As the real-life case of the murder of a Barcelona police officer is given the Netflix treatment, Filling the Sink looks at true crime stories in Catalonia. Actors Úrsula Corberó and Quim Gutiérrez from eight-part dramatization 'Burning Body' discuss how they blend fiction and reality. Anna Punsí, content director at True Crime Factory explains the appeal and success of 'Crims', Catalonia's favorite true crime podcast and TV series. This week's Catalan phrase is 'la realitat supera la ficció' - 'life is stranger than fiction'. Presented by Lorcan Doherty with Emma Monrós and Lea Beliaeva.
Not your typical Sunday regatta - think Formula 1 on water - the America's Cup is coming to Barcelona. Cillian Shields chats to event CEO Grant Dalton of defending champions Emirates Team New Zealand. Enrico Voltolini and Francesco Bruni from Italy's Luna Rossa Prada Pirelli team and Stephan Kandler and Quentin Delapierre from France's Orient Express team tell Emma Monrós how their preparations are going. Gerard Escaich Folch joins Cillian to sample the atmosphere at the first preliminary regatta in Vilanova i la Geltrú. This week's Catalan phrase is 'amb bona mar tothom és mariner' - 'in fair seas everyone is a sailor'. Presented by Lorcan Doherty.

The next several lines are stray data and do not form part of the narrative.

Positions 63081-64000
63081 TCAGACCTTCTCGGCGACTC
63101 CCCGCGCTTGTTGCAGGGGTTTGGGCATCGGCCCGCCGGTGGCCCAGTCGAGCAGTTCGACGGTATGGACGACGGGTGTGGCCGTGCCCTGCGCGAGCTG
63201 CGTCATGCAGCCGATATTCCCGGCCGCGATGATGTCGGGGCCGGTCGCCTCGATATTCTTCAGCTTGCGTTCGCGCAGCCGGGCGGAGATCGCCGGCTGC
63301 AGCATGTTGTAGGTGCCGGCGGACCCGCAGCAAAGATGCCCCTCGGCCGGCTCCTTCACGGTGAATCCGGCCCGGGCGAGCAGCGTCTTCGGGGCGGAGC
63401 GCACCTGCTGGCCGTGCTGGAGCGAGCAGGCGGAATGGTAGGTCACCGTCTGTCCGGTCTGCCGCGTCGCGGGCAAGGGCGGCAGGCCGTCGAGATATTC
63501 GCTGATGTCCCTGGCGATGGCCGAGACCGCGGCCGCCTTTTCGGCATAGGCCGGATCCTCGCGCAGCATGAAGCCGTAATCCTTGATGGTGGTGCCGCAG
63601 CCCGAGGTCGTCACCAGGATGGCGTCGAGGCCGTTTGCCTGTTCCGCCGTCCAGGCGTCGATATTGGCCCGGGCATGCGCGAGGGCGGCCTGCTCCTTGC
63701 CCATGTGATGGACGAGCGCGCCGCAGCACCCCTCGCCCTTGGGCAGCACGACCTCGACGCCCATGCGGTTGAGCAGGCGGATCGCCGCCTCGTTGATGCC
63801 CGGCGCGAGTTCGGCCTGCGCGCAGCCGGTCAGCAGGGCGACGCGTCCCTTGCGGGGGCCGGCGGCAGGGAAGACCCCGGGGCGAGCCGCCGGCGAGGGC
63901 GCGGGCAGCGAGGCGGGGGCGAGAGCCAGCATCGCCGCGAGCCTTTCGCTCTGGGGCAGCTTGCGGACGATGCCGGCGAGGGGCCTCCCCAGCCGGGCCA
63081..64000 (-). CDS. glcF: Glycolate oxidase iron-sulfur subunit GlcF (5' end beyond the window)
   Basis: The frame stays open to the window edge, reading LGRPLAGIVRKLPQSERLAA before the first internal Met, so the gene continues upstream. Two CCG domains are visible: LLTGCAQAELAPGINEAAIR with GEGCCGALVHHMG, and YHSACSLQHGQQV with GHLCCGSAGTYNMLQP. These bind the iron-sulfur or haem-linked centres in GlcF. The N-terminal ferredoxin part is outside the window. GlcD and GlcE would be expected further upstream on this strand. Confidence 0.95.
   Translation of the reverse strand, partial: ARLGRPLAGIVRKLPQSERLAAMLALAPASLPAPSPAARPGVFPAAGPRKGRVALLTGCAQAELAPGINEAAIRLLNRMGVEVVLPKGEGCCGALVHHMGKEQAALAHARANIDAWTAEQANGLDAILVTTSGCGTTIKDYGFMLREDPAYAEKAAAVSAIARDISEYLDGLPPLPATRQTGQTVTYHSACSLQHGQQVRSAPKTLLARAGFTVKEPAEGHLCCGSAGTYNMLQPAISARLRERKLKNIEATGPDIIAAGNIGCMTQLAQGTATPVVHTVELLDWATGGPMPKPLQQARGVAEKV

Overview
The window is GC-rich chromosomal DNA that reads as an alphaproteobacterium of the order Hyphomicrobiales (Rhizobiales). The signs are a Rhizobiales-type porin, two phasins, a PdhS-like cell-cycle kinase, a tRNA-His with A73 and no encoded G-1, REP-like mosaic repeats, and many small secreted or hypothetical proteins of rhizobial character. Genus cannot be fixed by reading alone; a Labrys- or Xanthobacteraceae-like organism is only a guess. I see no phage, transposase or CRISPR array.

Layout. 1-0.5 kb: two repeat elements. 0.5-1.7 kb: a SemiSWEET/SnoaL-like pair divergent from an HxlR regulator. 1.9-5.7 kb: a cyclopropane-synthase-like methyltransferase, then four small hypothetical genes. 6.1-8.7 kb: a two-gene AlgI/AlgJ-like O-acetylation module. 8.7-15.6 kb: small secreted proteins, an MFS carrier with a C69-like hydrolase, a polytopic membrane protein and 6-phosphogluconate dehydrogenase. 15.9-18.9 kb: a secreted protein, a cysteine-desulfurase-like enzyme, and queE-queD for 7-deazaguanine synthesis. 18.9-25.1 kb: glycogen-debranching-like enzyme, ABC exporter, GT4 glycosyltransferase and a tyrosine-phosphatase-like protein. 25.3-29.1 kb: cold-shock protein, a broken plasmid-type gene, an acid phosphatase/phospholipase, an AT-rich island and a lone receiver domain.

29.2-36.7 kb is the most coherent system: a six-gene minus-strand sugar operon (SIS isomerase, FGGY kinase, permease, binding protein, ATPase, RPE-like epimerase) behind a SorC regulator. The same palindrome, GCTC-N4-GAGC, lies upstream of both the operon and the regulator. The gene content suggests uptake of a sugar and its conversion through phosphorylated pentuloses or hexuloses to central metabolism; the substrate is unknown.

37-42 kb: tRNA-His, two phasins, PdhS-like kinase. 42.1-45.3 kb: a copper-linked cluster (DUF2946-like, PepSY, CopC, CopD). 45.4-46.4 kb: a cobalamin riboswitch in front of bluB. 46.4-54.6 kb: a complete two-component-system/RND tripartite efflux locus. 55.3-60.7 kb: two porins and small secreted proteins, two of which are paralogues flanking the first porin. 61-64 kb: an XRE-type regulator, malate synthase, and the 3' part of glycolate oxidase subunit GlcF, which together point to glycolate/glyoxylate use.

Filling the Sink takes the pulse of the political situation ahead of Catalonia's National Day, La Diada, a big focal point for the independence camp. Exiled former president Carles Puigdemont and his party Junts hold the balance of power after July's inconclusive general election in Spain - could an amnesty or referendum be on the cards? Expert analysis from Marc Guinjoan, associate professor at the Open University of Catalonia. This week's Catalan phrase is 'ser un corcó' - to be a pain in the ass! Presented by Lorcan Doherty with Gerard Escaich Folch.
What are the reasons behind Catalonia's falling birth rate and is it a cause for concern? Analysis with Antonio López-Gay from Barcelona's Centre for Demographic Studies and Dr Ximena Justo from Barcelona IVF. This week's Catalan phrase is 'donar a llum.' Literally 'to give light,' it means to give birth. Presented by Lorcan Doherty with Emma Monrós and Cillian Shields.
As Catalonia hosts the first four stages of la Vuelta 2023, "Filling the sink" visits Girona to discover what makes the area so perfect for cycling. Cillian Shields chats to Pro Cycling Outlet's Dave Walsh, Eat Sleep Cycle's Lee Comerford, cyclist-cum-coffee shop owner Christian Meier, and two members of the Kuwaiti national team, Latifa Al-Yassin and Noura Al-Ameeri. This week's Catalan phrase is "anar a pinyó fix". Literally "to go by fixed-gear [bike]", it can be used to describe someone who is inflexible. Presented by Lorcan Doherty.